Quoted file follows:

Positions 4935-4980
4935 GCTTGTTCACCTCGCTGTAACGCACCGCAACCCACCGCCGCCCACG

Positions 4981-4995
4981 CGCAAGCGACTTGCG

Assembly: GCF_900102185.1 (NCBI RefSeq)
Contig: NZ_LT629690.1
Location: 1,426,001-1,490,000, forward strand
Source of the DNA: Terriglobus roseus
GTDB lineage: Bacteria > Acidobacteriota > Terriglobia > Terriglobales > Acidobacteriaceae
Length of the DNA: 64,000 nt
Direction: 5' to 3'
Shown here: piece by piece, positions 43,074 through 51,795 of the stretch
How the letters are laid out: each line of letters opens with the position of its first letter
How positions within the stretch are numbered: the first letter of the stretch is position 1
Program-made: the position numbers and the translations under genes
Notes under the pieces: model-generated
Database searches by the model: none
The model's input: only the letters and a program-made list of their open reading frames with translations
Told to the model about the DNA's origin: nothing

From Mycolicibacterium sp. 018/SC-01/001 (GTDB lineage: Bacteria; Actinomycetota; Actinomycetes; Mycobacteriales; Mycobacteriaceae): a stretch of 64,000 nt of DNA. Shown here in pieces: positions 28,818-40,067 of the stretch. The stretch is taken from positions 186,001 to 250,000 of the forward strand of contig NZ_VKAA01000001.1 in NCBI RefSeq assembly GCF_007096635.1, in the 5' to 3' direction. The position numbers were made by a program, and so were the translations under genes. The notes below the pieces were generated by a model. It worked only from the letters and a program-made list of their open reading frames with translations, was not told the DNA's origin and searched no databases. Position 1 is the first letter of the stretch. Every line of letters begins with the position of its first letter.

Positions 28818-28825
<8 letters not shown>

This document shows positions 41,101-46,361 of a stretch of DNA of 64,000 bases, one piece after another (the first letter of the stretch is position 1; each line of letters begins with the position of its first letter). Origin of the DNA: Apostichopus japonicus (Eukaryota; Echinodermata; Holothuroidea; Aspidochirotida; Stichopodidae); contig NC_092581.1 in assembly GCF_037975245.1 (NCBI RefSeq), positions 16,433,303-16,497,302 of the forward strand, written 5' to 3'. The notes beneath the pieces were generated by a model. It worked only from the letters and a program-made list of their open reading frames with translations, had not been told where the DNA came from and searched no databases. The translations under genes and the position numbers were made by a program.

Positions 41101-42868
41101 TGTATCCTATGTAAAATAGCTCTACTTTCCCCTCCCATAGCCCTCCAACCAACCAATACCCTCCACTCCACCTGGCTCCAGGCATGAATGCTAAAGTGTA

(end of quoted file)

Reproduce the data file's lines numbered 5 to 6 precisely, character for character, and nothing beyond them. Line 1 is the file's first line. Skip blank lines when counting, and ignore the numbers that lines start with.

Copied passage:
Assembly: GCF_900102185.1 (NCBI RefSeq)
Contig: NZ_LT629690.1